Wayward Jane release their second album

Wayward Jane

Wayward Jane are renowned in Edinburgh and beyond as exponents of a unique, transatlantic interpretation of American folk and Old Time traditions, whose sound is characterised by fun, inventiveness and a warm, intuitive dynamic between the band members.

They are just about to release their second album Old Train launched with a concert at the Argyle Cellar Bar in Edinburgh on the evening of Saturday 14th December.

Old Train was recorded by sound engineer and musician Tim Lane whose Stable Project Studio in the East Lothian countryside has become a popular choice for recording artists from Edinburgh’s alternative folk scene. The band took up residence at the studio for the duration of the process and for the most part recorded live in one room with minimal use of overdubbing. The result is a recording that is true to the spirit of their live shows, displaying their characteristic energy, spontaneity and playfulness. This combines with the clarity and richness that has been achieved in the representation of the individual instruments and voices, with pleasing vintage warmth pervading the whole. Graham Coe of the Jellyman’s Daughter mixed the album; his love and knowledge of the genre made him the perfect choice for the record.

The album showcases the band’s unique sound and blends roots material with fresh arrangements and original compositions. Alongside Old Time and Country Blues music, Old Train features songs by Gillian Welch, I Draw Slow and several compositions by the band themselves.

Some classic string band elements are present in the sound, with great fiddle and clawhammer banjo playing complimented by the drive and warmth of guitar and bass. Yet the music also features wooden flute/whistles, an inventive approach to arrangement and an emphasis on powerful vocals with close harmonies. Old Train ranges in mood and tempo from driving Old Time tunes to tender and passionate songs, with musicality and soulfulness animating the whole record.

The four band members are all active in the Celtic folk music scene of Edinburgh (and in some cases the Jazz scene) and they bring these perspectives to the American roots music that is the inspiration for Wayward Jane. The line-up includes Rachel Walker (fiddle, vocals) and Dan Abrahams (guitar, double bass) of the mighty Edinburgh folk-jazz pioneers Dowally, alongside Sam Gillespie (vocals, guitar, woodwind) of Northumbrian folk troubadours The Brothers Gillespie. Banjo player Michael Starkey has travelled and studied traditional music in the Appalachians, bringing back with him tunes and insights which help shape the sound of the album.

Wayward Jane will be gigging and touring throughout 2020 with upcoming performances including Dundee Folk Club on Sunday 19th January, Glenfarg Folk Club on Monday 27th January and Dunfermline Folk Club on Wednesday 5th February.

Artists’ website: http://waywardjane.com/about/

‘September’ – official video:

CHRIS CLEVERLEY – We Sat Back And Watched It Unfold (Opiate Records OPI001)

We Sat Back And Watched It UnfoldI loved Chris Cleverley’s first album, Apparitions, which appeared in 2015. That was four years ago so he hasn’t rushed into recording his follow-up. In that time he’s written and performed, formed a trio with Kim Lowings and Kathy Pilkinton and made lots more friends, several of whom appear here. Although a skilled interpreter of traditional material and other people’s songs, Chris has gone down the songwriter route. The twelve songs here are all original; there’s one co-write with Sam Kelly who also co-produced the album. For the avoidance of any doubt let me say now that We Sat Back And Watched It Unfold is a stunning piece of work.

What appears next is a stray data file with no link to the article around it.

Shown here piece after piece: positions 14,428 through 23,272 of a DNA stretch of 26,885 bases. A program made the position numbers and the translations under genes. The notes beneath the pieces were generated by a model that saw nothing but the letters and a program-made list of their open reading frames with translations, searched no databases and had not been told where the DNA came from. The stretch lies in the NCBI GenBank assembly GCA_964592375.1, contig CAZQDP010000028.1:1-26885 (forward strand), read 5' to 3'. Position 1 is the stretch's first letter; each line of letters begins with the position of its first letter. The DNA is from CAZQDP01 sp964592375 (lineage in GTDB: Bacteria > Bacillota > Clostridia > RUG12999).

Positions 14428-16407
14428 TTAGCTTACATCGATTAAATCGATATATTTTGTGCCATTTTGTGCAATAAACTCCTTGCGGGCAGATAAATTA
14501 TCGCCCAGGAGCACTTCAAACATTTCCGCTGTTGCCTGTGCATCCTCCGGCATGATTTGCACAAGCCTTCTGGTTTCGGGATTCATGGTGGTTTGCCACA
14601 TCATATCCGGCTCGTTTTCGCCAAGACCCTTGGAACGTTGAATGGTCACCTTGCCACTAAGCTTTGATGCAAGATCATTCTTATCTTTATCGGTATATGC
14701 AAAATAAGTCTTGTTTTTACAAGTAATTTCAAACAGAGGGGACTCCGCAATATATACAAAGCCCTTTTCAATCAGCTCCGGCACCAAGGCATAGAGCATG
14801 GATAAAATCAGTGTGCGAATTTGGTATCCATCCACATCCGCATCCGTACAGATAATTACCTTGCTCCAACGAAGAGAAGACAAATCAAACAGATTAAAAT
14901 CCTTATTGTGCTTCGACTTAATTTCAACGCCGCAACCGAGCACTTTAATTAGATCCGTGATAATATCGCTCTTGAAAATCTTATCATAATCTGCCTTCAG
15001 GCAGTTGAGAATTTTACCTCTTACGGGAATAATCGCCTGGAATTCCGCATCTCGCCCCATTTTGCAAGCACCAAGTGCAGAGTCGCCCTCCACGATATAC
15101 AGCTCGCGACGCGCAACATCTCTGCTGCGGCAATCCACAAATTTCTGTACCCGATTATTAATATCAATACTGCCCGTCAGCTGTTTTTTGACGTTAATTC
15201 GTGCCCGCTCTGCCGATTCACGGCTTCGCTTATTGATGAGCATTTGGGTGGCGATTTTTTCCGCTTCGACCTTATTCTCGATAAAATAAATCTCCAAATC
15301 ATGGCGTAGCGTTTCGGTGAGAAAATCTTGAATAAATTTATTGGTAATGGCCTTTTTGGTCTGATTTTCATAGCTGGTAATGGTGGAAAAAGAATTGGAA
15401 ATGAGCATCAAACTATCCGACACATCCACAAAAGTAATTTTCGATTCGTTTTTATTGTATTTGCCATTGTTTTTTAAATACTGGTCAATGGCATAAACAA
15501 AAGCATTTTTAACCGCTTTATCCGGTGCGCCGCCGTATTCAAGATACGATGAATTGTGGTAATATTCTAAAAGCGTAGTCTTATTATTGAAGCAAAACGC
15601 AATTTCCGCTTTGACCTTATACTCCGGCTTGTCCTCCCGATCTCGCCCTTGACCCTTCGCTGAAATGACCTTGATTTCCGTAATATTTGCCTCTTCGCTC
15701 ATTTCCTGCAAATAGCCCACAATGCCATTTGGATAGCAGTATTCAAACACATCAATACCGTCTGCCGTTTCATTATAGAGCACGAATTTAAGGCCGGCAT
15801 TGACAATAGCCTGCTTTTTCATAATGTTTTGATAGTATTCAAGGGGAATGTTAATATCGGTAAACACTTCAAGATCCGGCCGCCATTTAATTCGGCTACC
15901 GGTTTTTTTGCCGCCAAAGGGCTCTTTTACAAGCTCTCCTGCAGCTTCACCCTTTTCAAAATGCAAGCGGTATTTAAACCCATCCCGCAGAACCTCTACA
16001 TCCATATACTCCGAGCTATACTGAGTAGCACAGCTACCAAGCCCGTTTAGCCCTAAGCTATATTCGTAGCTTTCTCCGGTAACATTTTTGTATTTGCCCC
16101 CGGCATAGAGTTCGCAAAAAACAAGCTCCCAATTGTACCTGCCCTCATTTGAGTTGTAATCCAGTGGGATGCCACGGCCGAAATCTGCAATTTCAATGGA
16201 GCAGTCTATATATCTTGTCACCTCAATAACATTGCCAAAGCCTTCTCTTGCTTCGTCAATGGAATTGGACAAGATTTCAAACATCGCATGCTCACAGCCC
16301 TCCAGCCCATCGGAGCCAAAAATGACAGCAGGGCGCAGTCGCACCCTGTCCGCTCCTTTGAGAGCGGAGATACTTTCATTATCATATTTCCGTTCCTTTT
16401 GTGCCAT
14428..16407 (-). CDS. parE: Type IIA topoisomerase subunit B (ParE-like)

These are deep, serious songs although Chris leavens them with humour. The opener, ‘The Arrows And The Armour’, is a witty love song decorated by Jamie Francis’ banjo and Katie Stevens’ flute and I guarantee that by the end the song you’ll be hooked. ‘Scarlet Letter’ is a reworking of the first part of Nathaniel Hawthorne’s novel and the thing is that Chris doesn’t make Hester Prynne sound terribly sorry for her action.

‘I Can’t Take It’ is an odd meditation on the effect that events have on shaping our personalities and then comes the title track. It feels vaguely Orwellian and it might help if you’ve watched Mr Robot, which I haven’t. Like ‘I Can’t Take It’, it uses health care as a metaphor and Chris is right: we have sat back and watched it unfold and look at the mess we’re in. ‘A Voice For Those Who Don’t Have One’ considers mental health in a way that is very simple to relate to and by the end it has crept up on you. I confess that it brought a tear to my eye. It leads smoothly into ‘Happy And Proud’, a song about gender identity and ‘The Ones Like Ourselves’ which is…well…a song for people who don’t really fit in. I can relate to that.

Chris takes a side-step into history with ‘Madame Moonshine’. I’m still trying to decide if it’s about what he says it’s about or something other. Victorian perversity lives in the song – even reading the words leads you into a Dickensian world – and the strangeness of the music can bring on a shudder. The co-write, ‘The Low Light Low’ is based melodically on ‘The Golden Vanity’ but only just and lyrically it’s completely different.  At this point I’d pretty much decided that Chris Cleverley was living up to his name and playing mind games with his listeners by writing a song about something and then feeding us a line.

Musically, We Sat Back And Watched It Unfold is a weighty album. I should mention Evan Carson and Lukas Drinkwater on percussion and bass, Graham Coe on cello and Marion Fleetwood and Hannah Martin on violins and viola who worked to produce this wall of sound. Some of songs I’ll need to puzzle out a bit more but the music makes them very easy to listen to. Unless several truly astonishing things turn up before December this will be one of my albums of the year.